3
Sep

Disconnecting

by Nicholas Pell in Personal

As usual, Taki makes a good point. By all rights, social media should be something we all instinctively abhor. Instead, it’s somehow become a fundamental social tool for communication in the 21st Century.

No more.

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2
Sep

A Tribute to Labor

by Nicholas Pell in Personal, Politics, Writing

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The worst quality of the aristocracy is their disdain for good, honest labor. The converse may also be true: The worst quality of the proletariat is its near-religious reverence for drudgery. I’ve been a worker bee and I’ve been a petty bourgeois intellectual “worker” and let me tell you, the latter is much, much better.

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29
Aug

Steely Dan: King of the World

by Nicholas Pell in Music

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“Any man left on the Rio Grande / Is the king of the world / As far as I know”

It’s almost a cliche to draw attention to the contrast between Steely Dan’s slick, smooth musical arrangement and the darkness of their lyrics. Still, they have fewer songs quite as dark as “King of the World,” a first-person narrative about a man living through man’s final days. As our Dear Leader begins to contemplate action against Syria AKA tip toe toward the tulips of World War 3, what better song is there to pick back up in my ongoing series about the Dan?

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28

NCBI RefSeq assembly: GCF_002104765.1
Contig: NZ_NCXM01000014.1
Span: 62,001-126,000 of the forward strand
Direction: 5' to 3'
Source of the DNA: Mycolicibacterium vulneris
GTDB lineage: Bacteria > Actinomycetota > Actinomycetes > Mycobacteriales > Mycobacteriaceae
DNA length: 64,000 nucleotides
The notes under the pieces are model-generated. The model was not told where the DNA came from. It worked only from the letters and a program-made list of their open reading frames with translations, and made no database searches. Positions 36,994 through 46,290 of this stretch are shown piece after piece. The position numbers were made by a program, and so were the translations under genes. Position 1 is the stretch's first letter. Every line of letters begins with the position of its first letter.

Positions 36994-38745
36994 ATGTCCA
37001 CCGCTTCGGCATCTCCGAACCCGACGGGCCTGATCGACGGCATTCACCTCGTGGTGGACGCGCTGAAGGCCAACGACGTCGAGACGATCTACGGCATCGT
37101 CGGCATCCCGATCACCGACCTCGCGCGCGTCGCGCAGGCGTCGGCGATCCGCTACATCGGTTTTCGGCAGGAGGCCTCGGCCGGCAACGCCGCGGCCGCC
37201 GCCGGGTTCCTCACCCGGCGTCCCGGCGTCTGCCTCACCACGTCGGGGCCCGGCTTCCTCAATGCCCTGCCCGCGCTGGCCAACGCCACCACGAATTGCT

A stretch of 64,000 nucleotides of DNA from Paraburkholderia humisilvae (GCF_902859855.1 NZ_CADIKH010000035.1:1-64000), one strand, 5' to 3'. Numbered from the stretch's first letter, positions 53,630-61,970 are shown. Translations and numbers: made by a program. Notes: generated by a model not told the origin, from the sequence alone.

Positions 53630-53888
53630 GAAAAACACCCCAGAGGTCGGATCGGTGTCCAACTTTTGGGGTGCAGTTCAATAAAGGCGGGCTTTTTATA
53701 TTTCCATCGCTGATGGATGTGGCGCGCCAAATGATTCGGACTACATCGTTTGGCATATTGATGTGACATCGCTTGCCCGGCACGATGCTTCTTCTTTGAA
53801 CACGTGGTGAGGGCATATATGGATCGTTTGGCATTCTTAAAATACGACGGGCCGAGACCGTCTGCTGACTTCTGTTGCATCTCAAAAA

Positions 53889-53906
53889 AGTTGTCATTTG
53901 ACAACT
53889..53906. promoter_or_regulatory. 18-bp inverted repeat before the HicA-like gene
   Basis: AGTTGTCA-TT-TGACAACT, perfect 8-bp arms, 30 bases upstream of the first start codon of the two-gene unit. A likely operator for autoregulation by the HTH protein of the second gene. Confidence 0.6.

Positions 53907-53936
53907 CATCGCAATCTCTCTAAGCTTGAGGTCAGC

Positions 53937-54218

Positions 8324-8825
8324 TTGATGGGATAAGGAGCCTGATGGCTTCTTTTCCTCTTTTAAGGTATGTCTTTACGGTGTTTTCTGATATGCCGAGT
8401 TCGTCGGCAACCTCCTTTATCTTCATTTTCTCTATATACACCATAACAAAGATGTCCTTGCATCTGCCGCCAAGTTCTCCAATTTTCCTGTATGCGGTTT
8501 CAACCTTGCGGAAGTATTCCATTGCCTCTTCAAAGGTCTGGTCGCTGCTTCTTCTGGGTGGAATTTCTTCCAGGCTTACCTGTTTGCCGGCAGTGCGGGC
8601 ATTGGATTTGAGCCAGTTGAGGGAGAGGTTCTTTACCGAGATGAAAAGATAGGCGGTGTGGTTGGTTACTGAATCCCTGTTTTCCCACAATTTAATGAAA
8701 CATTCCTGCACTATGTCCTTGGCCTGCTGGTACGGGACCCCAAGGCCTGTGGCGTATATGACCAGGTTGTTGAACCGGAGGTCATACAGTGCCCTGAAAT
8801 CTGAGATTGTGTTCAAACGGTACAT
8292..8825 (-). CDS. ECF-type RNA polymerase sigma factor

Aug

The Beauty of the Barbershop

by Nicholas Pell in Masculinity

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Rituals shape our lives and give them meaning and purpose. This is what I learned many aeons ago when I thought it prudent to yell Hebrew words loudly enough to frighten the neighbors. Less important than making metaphysical phone calls to archangels is the practice of structuring your life with meaning. The aforementioned ritual should both quiet and focus the mind, clear out the cobwebs and get you ready for a task laying ahead of you.

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27
Aug

Young People Are Stupid

by Nicholas Pell in Personal

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If one requires definitive proof of the slow and steady cultural decline of our age, look no further than the state of youth. Raised on a steady diet of television, bland pop music and delusions of grandeur, the contemporary adolescent believes himself to be at the center of a grand narrative drama, his own self contained Dawson’s Creek, with the ability to invent and reinvent himself after the fashion of Bowie — as if anyone else were paying attention. Entirely lacking in class or refinement, they dress like caricatures of VICE  “Do’s and Don’t's,” act like reality show “stars” in public and plan to retire off future millions from their unwritten screenplay.

I blame the concept of “adolescence,” the artificial liminal space between childhood and adulthood invented by the Capitol Records marketing department in 1948 to sell Sinatra singles. This liminal space now apparently stretches well into a person’s 50s, if the Boomers are to be believed.

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